Russia invaded Ukraine with the intention of toppling the government; seizing Kyiv, the capital; and bringing the nation firmly into the Kremlin’s sphere of influence.
While Moscow failed in those sweeping objectives, Russian forces have seized a wide swath of southern Ukraine and redeployed soldiers, vehicles and heavy weapons with the aim of pushing deeper into eastern Ukraine, expanding the territory it has controlled through proxy forces since 2014.
The Ukrainian and Russian armies are now in a grueling war of attrition, often fighting fiercely over small areas. But if Russia can hold the territory it occupies on land and maintain its dominion at sea, that could give it the capacity to strangle the Ukrainian economy and provide either leverage in any negotiated settlement or a staging ground for broader assaults across the country.
Here is a look at where things stand.
Russia made its swiftest and largest gains in the first weeks of the war in the south, sweeping north out of Crimea — which Russia illegally annexed from Ukraine in 2014 — and taking over the city of Kherson and much of the surrounding region. Spread out over some 11,000 square miles, the region is a little smaller than Maryland and Delaware combined.
The Kherson region had a prewar population of more than 1 million people, although Ukrainian officials say more than half of them have fled. Located on the west bank of the Dnieper river, it is home to a major port connected to the Black Sea. Moscow has steadily taken steps to tear away at its Ukrainian identity by introducing Russian currency and by appointing and tightly controlling proxy leaders.
But Russian control of the territory is not complete. The Ukrainians have been staging sporadic counterattacks, trying to claw back towns and villages.
After taking Kherson, Russian forces moved to seize territory to the east in the southeastern province of Zaporizka, home to Europe’s largest nuclear power plant. The Russians are now estimated to control about 70% of the province.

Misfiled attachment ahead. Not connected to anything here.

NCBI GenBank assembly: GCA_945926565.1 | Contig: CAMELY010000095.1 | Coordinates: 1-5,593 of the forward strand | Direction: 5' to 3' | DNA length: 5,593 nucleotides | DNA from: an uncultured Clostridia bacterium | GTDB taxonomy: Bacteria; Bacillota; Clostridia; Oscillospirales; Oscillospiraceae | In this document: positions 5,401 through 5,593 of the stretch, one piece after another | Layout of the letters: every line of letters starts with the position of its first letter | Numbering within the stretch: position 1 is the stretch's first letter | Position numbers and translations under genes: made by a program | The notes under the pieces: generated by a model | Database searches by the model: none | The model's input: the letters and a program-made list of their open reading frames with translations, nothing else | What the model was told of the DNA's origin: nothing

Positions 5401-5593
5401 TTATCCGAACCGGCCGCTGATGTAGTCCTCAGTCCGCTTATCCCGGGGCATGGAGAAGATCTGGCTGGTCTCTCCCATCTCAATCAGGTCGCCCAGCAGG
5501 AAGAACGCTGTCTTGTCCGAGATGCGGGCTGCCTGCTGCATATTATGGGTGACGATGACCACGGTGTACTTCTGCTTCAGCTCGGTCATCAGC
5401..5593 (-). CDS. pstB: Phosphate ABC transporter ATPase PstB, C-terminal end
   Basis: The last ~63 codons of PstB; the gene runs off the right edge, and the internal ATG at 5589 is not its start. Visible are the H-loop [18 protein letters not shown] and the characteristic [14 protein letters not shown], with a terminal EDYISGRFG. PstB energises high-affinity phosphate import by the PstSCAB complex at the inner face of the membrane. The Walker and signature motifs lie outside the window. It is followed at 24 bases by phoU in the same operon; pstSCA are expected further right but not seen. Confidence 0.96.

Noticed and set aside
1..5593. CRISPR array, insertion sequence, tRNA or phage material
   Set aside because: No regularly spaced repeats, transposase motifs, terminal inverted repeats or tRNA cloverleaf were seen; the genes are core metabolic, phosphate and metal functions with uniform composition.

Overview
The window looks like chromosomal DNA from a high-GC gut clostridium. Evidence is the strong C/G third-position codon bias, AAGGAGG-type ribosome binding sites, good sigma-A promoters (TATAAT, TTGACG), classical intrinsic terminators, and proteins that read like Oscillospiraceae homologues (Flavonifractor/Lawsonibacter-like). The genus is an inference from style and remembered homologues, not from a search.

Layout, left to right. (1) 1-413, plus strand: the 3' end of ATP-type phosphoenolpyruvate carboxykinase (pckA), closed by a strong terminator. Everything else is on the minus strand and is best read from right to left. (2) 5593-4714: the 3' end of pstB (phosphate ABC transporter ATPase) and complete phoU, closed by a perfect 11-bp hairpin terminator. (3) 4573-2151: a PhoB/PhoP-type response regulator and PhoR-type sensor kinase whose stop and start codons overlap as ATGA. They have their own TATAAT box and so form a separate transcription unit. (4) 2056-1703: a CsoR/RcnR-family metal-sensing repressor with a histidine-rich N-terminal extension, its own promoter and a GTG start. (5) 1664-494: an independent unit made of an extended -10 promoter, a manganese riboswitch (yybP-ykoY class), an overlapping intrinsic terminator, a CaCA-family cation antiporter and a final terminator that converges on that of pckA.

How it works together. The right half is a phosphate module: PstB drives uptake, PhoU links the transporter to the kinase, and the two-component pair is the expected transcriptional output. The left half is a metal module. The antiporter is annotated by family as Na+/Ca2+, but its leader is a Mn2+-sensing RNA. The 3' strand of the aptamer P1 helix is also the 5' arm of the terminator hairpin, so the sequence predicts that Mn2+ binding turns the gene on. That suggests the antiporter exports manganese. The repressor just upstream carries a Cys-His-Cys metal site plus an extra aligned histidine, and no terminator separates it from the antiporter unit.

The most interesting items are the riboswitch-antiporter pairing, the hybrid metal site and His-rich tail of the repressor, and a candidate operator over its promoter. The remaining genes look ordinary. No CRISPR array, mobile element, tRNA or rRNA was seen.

While the Ukrainian government remains in control of the city of Zaporizhzhia, Russian forces control Berdiansk, a critical port along the Sea of Azov; Melitopol, the region’s second-largest city; and Enerhodar and its nuclear plant.
The province had 1.6 million people before the war; it is hard to estimate how many have stayed behind. The mayor of Melitopol said Monday that about 60% of the city’s residents had fled.
On the edge of the eastern Ukrainian region of Donetsk, this once-thriving port city is now destroyed. Ukrainian officials estimate that 20,000 civilians have been killed in the monthslong Russian siege, and three-fourths of the population fled. The United Nations said that thousands of civilians have been killed there. What is left of the city is largely under Russian control. The last Ukrainian soldiers are trapped in a sprawling steel mill near the port.
Claiming the city has allowed Russia to complete a coveted link by land from Crimea to the eastern region of Donetsk, which is controlled by their proxy forces, and to Russia itself.
The Black Sea
While Russia failed in its advance on the Black Sea port city of Odesa, the Russian navy controls the Black Sea itself and has effectively blockaded Ukraine, which the United Nations and other international observers have said is fueling a global food crisis.
The Ukrainians and Russians have been engaged in a fierce battle over a spit of land in the Black Sea called Snake Island, about 80 miles off the coast from Odesa. Before the war, Ukrainian control of the island was a key to extending Ukraine’s claims on the sea.
While Russia has never been able to establish control in the skies over Ukraine, it has nearly total superiority at sea.
The Kremlin has said it wants to “liberate” the whole Donbas region, which combines two big eastern enclaves: Luhansk and Donetsk. The two provinces border Russia and run from outside Mariupol in the south to the northern border near Kharkiv.
Russian forces had a head start in the east, since Russian proxy forces seized more than one-third of the area in 2014. They have since expanded their control to cover an estimated 80% to 90%. On Tuesday, Russia’s Defense Ministry said its forces had reached the border between the provinces of Luhansk and Donetsk.
Much of this territory has been bombarded into ruins. Only 50,000 civilians are estimated to still be living in the Ukrainian-controlled part of Luhansk. Still, the Ukrainians have concentrated a large but unspecified amount of their own forces in the region to stop the Russian advance.
In the face of fierce Ukrainian resistance, poor planning, bad logistics and rigid tactics, Russia failed to seize major population centers in the northeast. It was driven out of Chernihiv and Sumy and never managed to control Kharkiv, Ukraine’s second-largest city.
But Russia still holds territory near the border that it did not control before the war, around the region of Kharkiv. It also claims control over Izium, although sustained fighting continues around the city.
This part of the country is being fiercely contested, with the Ukrainians launching a major offensive around Kharkiv, which is only about 20 miles from the Russian border. The Ukrainians have since pushed Russian forces back toward the northeast border and away from the city.